I long ago gave up trying to find hidden meanings in who gets advertising on MSNBC and who doesn’t precisely because it doesn’t always make logical sense or follow any pattern and trying to read the tea leaves renders one wrong often as much as right. The same thing goes for FNC. CNN is a lot more uniform about covering all their bases.

    I also haven’t seen Todd’s ad in a long long time. So far he hasn’t had a new one.

    Still when you post about msnbc, you should expect me to give my honest opinion on what you wrote.

    Of course. I know people get very touchy about their favorite anchors. You say anything remotely negative about them and they take as a personal affront almost. I get that and I don’t hold it against them. But I do want them to argue with me in ways that aren’t just hyperbolic rhetoric. I’m not saying you didn’t but too many do.

  20. I would think it better if NBC news to cut ties with MSNBC and separate the two. CNBC is not under NBC NEWS for example. And for NBC to start new news channel and let msnbc be a NBC U POV channel. Or for NBC News to clean up MSNBC. unless they don’t care

  21. I don’t see “bias” in either Tamron spot. The “troops” one is well-meaning but silly. The “income inequality” piece is accurate: The rich are getting richer, poverty is increasing, and the middle-class is dying. These are not ideological opinions. They are facts that this country is grappling with.

  22. ^^^ I’m sure you don’t. The “bias” if you want to use that word, and I don’t, is in what purpose is being served by MSNBC choosing those topics: giving out facts purely for giving out fact sake or appealing to Progressive viewers? I can’t say. But I can say you can’t dismiss the Progressive viewer appeal narrative as long as MSNBC doesn’t do one that appeals to a Conservative narrative.

    I would think it better if NBC news to cut ties with MSNBC and separate the two.

    Impossible to do as long as they are in the same building. The physical cohabitation will always be a talking point, regardless of the validity of such a talking point.

  23. I don’t think conservatives are owed the lie that income inequality isn’t a problem because, ya know, “free trade” and all that crap. They already have a network for that “don’t punish success” BS.

  24. Great article – love the behind the scenes reporting on cable news struggling to balance news content, POV, and bias.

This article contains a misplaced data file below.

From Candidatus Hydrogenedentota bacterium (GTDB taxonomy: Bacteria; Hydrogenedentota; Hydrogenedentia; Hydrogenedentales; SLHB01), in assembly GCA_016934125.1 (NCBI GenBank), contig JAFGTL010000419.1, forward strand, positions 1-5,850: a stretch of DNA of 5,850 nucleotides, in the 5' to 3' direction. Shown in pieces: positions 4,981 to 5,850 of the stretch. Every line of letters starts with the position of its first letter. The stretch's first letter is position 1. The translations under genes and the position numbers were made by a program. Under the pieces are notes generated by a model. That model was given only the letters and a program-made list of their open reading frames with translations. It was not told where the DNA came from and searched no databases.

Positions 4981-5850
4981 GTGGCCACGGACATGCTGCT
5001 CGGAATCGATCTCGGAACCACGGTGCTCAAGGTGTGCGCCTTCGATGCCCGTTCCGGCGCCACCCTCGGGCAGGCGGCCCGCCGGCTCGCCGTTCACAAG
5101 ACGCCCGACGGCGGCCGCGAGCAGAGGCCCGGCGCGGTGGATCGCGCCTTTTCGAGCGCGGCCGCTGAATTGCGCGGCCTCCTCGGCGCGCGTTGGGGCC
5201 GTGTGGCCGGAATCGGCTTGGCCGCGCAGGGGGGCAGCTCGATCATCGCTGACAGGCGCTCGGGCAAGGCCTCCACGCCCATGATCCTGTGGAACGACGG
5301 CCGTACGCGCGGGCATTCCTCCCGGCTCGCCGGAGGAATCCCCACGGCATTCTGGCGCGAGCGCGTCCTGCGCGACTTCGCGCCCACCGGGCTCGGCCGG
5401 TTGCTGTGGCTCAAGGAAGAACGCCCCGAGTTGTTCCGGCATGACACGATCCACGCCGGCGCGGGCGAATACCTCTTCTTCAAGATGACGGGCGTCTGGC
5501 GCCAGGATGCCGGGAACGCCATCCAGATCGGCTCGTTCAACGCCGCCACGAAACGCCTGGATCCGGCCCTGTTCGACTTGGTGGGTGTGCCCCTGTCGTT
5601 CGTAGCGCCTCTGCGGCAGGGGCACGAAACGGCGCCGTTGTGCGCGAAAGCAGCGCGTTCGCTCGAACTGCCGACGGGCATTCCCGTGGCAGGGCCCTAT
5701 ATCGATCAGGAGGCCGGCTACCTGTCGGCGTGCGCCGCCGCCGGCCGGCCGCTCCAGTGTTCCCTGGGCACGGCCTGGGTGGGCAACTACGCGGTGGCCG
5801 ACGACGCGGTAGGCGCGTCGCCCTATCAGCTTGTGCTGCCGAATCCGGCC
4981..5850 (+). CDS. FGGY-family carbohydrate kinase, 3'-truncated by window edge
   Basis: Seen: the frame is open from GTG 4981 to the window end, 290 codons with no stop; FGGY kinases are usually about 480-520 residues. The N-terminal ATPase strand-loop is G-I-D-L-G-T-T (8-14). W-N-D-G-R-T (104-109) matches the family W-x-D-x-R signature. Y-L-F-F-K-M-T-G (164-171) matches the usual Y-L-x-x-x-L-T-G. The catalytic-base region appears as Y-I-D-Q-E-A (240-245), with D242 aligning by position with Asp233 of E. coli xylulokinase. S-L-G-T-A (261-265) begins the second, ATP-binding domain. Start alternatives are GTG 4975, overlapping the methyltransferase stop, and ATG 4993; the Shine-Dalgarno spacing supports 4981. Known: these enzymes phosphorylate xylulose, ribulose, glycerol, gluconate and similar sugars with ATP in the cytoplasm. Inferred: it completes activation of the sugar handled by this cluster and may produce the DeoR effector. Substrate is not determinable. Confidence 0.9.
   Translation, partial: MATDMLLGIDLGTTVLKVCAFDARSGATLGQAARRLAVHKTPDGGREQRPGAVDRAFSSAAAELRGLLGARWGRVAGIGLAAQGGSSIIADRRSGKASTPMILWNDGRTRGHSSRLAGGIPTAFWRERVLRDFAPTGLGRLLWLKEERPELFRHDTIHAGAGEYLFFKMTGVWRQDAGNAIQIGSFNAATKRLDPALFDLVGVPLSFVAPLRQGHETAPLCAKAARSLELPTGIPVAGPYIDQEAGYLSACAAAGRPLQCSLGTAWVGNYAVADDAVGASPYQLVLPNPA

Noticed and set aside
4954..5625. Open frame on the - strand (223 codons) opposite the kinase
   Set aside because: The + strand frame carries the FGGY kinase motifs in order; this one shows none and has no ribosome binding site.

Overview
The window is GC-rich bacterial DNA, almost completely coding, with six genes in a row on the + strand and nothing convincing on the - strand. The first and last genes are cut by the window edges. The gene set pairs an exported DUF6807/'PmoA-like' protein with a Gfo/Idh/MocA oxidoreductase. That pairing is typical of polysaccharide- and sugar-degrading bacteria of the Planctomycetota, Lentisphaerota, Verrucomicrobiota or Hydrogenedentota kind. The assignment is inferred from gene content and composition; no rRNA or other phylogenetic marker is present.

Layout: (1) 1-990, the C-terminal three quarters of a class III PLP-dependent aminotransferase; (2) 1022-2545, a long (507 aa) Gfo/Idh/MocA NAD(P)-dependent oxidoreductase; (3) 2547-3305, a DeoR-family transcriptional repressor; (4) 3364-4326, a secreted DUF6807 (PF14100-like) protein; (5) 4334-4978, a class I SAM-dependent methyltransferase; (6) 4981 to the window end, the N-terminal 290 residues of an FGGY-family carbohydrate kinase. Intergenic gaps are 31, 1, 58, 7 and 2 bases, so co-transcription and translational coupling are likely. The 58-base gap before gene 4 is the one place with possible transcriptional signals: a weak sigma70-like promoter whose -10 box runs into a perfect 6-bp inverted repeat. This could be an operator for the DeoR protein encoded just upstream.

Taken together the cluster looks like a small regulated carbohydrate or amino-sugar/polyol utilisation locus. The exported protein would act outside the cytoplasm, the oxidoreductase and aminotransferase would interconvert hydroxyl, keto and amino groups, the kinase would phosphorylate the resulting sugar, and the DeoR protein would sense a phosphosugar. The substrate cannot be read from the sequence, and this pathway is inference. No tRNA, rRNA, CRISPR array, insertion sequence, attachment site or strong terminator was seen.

It is easy to lament the decline of hard news in cable TV but I have accepted that this is just the state of media today. There is no longer an old guard of broadcast journalism that is focused solely on objectivity and unbiased facts. CNN tries to be the most neutral and they often do a good job but even they are starting to blur the lines. To some extent, how can you produce news content for 24 hours and not venture into POV or expose a bias. NPR does a decent job, but I am well aware of the reputation they have for being perceived as liberal.

    Yes, we can all argue which anchors have the strongest or most obvious POV and many of us will disagree but I think it misses the point. MSNBC is progressive TV and Fox is conservative TV. As long as there is a market for that kind of POV content, they will exist and flourish. I guess MSNBC has just decided to embrace it and run with it because it is successful. Personally, I am okay with POV content as long as they are honest about it. Everyone has some bias and a worldview – even if you don’t express a specific opinion on an issue, your biases can be revealed in what stories you cover, how you cover them, and what facts you present to support your case.

    Spud, you are right that this causes trouble for NBC news. That is the biggest problem. How you separate the two is a mystery to me because it is blending together. As for the anchors, I don’t know why we can’t let each anchor be responsible for their own content. If Chris Jansing and Andrea Mitchell wanna play it straight – let them. I think the audience is sophisticated enough to make up their own minds.

    This whole topic is fascinating to me and I could ramble on forever, but I think I’ve done enough. Great job, Spud!